Variation with the 1000 Genomes data set in China


I have mentioned before that the 1000 Genomes Chinese are heterogenous. Many of the ones sampled in Beijing are North Chinese. But there is structure within the South Chinese samples as well. The PCA above shows it. I’ve pruned some of the data for clarity (it’s probably a cline really, with cut-offs and breaks happening because of variation in population density)

Nothing surprising in the Fst matrix. The two South Chinese groups are close to each other, while the North Chinese are shifted toward the Koreans, who are shifted toward the Japanese.

Admixture analysis shows that the two South Chinese groups can be modeled as a mix of North Chinese and the Dai people of southern China, who are ancestral to the Tai people of Southeast Asia. The “South China 2” cluster is somewhat more Dai than the “South China” cluster proper.

The Miao/Hmong samples from the HGDP are very similar to the South China cluster in admixture analysis (and less Dai than the South China 2 cluster). This is not surprising, as the Miao/Hmong are relatively recent migrants into Southeast Asia from China.

What does Treemix say? Basically, the two South Chinese clusters seem to differ mainly in their Dai proportions (as admixture would imply).  They could be on the same cline, and the perception of structure might be an artifact.

6 thoughts on “Variation with the 1000 Genomes data set in China

  1. How does the Asian intra-regional variation compare to European intra-regional variation? In particular, given recent history, how similar are the Han Chinese/Korean/Japanese genomes vs. say UK/Germany/France/Italy?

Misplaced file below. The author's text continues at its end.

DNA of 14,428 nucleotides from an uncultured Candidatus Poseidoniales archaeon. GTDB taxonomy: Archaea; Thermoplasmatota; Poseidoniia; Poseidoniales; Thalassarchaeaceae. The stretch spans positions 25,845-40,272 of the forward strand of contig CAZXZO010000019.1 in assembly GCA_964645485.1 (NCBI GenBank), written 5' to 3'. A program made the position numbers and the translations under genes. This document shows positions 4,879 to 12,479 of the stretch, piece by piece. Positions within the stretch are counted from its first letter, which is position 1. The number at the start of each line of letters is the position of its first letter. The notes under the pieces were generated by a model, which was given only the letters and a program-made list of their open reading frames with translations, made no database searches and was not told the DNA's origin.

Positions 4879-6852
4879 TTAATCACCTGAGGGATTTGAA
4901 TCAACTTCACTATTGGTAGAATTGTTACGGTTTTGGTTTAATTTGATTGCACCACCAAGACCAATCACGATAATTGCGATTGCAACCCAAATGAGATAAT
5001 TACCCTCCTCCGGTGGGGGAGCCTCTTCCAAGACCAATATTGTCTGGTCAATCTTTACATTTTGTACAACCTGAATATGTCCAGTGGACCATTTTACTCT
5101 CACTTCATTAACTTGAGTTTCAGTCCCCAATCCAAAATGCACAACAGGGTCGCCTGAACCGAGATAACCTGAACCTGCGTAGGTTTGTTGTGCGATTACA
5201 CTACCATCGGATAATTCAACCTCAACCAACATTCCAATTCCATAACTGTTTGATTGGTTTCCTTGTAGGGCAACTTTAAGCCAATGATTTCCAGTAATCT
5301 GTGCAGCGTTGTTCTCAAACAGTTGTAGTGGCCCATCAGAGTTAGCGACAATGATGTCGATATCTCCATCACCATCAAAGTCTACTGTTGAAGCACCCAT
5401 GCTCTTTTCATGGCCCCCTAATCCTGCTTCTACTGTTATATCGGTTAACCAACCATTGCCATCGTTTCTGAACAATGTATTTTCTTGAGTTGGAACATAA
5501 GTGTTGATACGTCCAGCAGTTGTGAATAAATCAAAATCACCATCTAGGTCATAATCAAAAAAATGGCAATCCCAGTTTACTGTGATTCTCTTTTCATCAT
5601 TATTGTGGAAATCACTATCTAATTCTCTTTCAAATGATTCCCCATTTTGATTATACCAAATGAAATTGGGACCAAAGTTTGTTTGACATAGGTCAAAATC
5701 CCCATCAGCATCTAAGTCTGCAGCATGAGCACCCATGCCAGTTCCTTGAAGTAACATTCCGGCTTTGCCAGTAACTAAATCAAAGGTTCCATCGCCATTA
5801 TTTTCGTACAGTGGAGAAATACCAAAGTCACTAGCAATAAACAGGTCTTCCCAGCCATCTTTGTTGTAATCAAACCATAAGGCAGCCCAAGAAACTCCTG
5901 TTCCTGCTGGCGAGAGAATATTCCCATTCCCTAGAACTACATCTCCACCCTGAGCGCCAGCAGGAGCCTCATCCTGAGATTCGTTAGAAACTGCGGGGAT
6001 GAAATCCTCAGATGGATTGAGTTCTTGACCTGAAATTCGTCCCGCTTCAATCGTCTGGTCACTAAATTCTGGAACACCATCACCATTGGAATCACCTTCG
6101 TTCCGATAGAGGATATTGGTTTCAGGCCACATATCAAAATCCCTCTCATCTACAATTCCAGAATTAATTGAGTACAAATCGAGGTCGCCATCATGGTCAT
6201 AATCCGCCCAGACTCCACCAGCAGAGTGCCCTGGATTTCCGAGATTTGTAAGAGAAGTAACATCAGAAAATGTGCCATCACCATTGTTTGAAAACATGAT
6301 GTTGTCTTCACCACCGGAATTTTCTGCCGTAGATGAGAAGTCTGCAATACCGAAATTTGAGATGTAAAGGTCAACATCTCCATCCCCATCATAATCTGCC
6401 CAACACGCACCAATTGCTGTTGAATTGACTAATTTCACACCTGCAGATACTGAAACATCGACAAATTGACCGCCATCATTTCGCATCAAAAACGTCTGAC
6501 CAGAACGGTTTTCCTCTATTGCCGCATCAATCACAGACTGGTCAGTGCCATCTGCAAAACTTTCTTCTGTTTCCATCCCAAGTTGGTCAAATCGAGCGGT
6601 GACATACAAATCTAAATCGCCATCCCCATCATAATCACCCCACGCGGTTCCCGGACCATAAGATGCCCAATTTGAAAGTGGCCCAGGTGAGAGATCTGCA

2. Do SouthChina and SouthChina2 correspond to the samples from Hunan and Fujian provinces respectively? I would assume more of the Hunan samples cluster with the Hmong/Miao, while more of the Fujian samples cluster with the Dai.

  3. Do SouthChina and SouthChina2 correspond to the samples from Hunan and Fujian provinces respectively? I would assume more of the Hunan samples cluster with the Hmong/Miao, while more of the Fujian samples cluster with the Dai.

    i don’t know.

  4. @James, roughly in terms of Fst differentiation (in very Anglocentric and Hanocentric terms), if you want (very approximate) analogies it looks like

    Han_N:Han_S2 = Great_Britain:Spanish; Han_N:Han_S1: Great_Britain:French, Han_N:Mongol = Great_Britain:Irish; Han_N:Korea = Great_Britain:Hungarian; Han_N:Vietnamese = Great_Britain:Sicily; Han_N:Japanese = Great_Britain:Finnish/Russian; Han_N:Cambodian = Great_Britain:Pathan.

    These are approximate so some will depend on where you sample in a country, e.g. for example South and East Germans, North Swedes will probably show more differentiation from UK than populations from closer parts of their countries, and so on.

    The actual combinations of how genetic drift and admixture make up the population differentiation are different, and how this relates to shared drift and similarity (populations can have the same Fst at a wide range of shared drift depending on intra-population diversity). But the basic Fst figures are approximately analogous.

  5. Can you provide the full FST distance above. I download the Fst matrix you posted but it is the table describing the genetic distance between European and Yakut
    Thank so much.

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